# Dot products in commutators

Suppose $\hat r$ is an position operator, $\hat p$ is a momentum operator and $\vec c$ is a constant vector.

What does the commutator $[\hat p, \vec c\cdot\hat r]$ mean?

I see that you can expand the second term such that the commutator becomes $[\hat p, c_xr_x+c_yr_y+c_zr_z]$ but then one of the operators in the commutator is a "vector" whereas the other is a scalar? Perhaps I am interpreting this wrong.

What would the value of $[\hat p, \vec c\cdot\hat r]$ be? Given that $[x,p_x]=i\hbar$? where $x$ is a component of $\hat r$ and $p_x$ the corresponding component in $\hat p$.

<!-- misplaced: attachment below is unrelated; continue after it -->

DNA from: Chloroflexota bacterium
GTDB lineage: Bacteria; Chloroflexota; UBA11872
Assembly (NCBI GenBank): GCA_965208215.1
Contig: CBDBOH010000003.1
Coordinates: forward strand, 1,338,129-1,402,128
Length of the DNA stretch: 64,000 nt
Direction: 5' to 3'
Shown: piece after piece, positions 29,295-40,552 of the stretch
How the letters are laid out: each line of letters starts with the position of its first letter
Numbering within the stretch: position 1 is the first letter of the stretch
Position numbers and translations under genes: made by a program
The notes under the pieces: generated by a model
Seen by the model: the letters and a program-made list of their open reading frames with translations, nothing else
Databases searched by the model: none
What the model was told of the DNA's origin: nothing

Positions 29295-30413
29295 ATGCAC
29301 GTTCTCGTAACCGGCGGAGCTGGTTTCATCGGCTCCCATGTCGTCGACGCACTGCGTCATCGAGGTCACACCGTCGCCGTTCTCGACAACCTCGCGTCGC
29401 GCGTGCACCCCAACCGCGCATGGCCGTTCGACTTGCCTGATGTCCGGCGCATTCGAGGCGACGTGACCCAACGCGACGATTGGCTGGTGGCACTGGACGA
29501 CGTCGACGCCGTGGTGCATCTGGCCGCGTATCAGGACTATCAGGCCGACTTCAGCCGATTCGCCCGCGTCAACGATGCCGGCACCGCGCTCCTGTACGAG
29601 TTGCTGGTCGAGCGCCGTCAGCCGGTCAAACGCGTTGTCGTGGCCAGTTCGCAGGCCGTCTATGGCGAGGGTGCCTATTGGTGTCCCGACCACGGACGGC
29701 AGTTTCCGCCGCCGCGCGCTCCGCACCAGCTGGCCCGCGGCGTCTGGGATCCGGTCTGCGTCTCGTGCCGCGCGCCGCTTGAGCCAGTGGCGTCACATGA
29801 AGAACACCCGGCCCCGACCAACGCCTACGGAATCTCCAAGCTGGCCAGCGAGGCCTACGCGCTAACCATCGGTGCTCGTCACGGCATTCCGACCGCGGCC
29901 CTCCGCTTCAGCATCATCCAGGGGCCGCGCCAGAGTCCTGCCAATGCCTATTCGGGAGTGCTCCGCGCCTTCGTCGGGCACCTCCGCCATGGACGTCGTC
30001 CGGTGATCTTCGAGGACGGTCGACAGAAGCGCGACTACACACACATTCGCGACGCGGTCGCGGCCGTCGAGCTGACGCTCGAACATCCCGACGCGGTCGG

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Yes, I think that the interpretation that you pose isn't right, if it were then the commutator would always be zero (since scalar multiplication of a vector is commutative) and so the definition wouldn't have much content. –  Jonah Sinick Nov 1 '12 at 20:05
Using $$\left[\hat{p}_j, \hat{r}_i\right] = - i \hbar \delta_{i j},$$ $$\begin{eqnarray} \left[\hat{\bf p}, {\bf c} \bullet \hat{\bf r}\right] &=& \sum_{i,j=1}^3 \left[\hat{p}_i {\bf e}_i, c_j\hat{r}_j\right] = \sum_{i,j=1}^3 c_j \left[\hat{p}_i,\hat{r}_j\right] {\bf e}_i \end{eqnarray} = - i \hbar \sum_{i=1}^3 c_i {\bf e}_i = -i \hbar {\bf c}.$$